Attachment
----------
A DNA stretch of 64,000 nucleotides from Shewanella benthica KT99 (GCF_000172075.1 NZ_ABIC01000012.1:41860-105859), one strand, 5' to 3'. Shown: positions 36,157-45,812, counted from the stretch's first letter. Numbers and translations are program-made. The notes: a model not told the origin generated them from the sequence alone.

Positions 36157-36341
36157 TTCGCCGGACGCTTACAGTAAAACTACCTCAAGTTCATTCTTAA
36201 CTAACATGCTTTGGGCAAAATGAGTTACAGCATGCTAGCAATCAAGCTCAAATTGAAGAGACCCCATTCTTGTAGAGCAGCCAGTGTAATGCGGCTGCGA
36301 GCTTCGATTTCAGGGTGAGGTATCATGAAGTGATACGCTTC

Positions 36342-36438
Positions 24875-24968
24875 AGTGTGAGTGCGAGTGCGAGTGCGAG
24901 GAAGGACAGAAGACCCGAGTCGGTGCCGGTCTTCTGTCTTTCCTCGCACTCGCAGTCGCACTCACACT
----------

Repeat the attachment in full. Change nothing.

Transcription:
A DNA stretch of 64,000 nucleotides from Shewanella benthica KT99 (GCF_000172075.1 NZ_ABIC01000012.1:41860-105859), one strand, 5' to 3'. Shown: positions 36,157-45,812, counted from the stretch's first letter. Numbers and translations are program-made. The notes: a model not told the origin generated them from the sequence alone.

Positions 36157-36341
36157 TTCGCCGGACGCTTACAGTAAAACTACCTCAAGTTCATTCTTAA
36201 CTAACATGCTTTGGGCAAAATGAGTTACAGCATGCTAGCAATCAAGCTCAAATTGAAGAGACCCCATTCTTGTAGAGCAGCCAGTGTAATGCGGCTGCGA
36301 GCTTCGATTTCAGGGTGAGGTATCATGAAGTGATACGCTTC

Positions 36342-36438
Positions 24875-24968
24875 AGTGTGAGTGCGAGTGCGAGTGCGAG
24901 GAAGGACAGAAGACCCGAGTCGGTGCCGGTCTTCTGTCTTTCCTCGCACTCGCAGTCGCACTCACACT